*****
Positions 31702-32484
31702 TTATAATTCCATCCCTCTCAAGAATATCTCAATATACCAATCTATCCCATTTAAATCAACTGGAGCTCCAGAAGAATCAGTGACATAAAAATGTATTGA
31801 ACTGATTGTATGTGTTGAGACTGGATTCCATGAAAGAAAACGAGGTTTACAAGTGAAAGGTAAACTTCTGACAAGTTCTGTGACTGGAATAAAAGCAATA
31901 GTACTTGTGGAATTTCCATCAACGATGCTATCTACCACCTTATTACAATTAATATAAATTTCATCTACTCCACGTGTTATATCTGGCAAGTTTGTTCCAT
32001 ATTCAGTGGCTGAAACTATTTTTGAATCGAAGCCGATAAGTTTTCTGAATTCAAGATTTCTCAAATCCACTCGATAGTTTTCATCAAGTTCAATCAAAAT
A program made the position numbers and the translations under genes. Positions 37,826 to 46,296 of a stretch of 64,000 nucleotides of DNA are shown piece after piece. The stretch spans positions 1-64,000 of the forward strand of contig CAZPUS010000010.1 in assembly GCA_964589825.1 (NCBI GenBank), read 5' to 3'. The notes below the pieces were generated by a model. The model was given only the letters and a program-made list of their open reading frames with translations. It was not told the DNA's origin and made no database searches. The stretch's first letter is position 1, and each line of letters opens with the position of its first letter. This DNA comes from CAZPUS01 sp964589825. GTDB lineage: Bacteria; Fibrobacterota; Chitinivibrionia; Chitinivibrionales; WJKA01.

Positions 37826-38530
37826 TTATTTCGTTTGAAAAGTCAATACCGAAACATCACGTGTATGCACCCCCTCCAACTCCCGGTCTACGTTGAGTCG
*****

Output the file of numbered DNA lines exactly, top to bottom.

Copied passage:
Positions 31702-32484
31702 TTATAATTCCATCCCTCTCAAGAATATCTCAATATACCAATCTATCCCATTTAAATCAACTGGAGCTCCAGAAGAATCAGTGACATAAAAATGTATTGA
31801 ACTGATTGTATGTGTTGAGACTGGATTCCATGAAAGAAAACGAGGTTTACAAGTGAAAGGTAAACTTCTGACAAGTTCTGTGACTGGAATAAAAGCAATA
31901 GTACTTGTGGAATTTCCATCAACGATGCTATCTACCACCTTATTACAATTAATATAAATTTCATCTACTCCACGTGTTATATCTGGCAAGTTTGTTCCAT
32001 ATTCAGTGGCTGAAACTATTTTTGAATCGAAGCCGATAAGTTTTCTGAATTCAAGATTTCTCAAATCCACTCGATAGTTTTCATCAAGTTCAATCAAAAT
A program made the position numbers and the translations under genes. Positions 37,826 to 46,296 of a stretch of 64,000 nucleotides of DNA are shown piece after piece. The stretch spans positions 1-64,000 of the forward strand of contig CAZPUS010000010.1 in assembly GCA_964589825.1 (NCBI GenBank), read 5' to 3'. The notes below the pieces were generated by a model. The model was given only the letters and a program-made list of their open reading frames with translations. It was not told the DNA's origin and made no database searches. The stretch's first letter is position 1, and each line of letters opens with the position of its first letter. This DNA comes from CAZPUS01 sp964589825. GTDB lineage: Bacteria; Fibrobacterota; Chitinivibrionia; Chitinivibrionales; WJKA01.

Positions 37826-38530
37826 TTATTTCGTTTGAAAAGTCAATACCGAAACATCACGTGTATGCACCCCCTCCAACTCCCGGTCTACGTTGAGTCG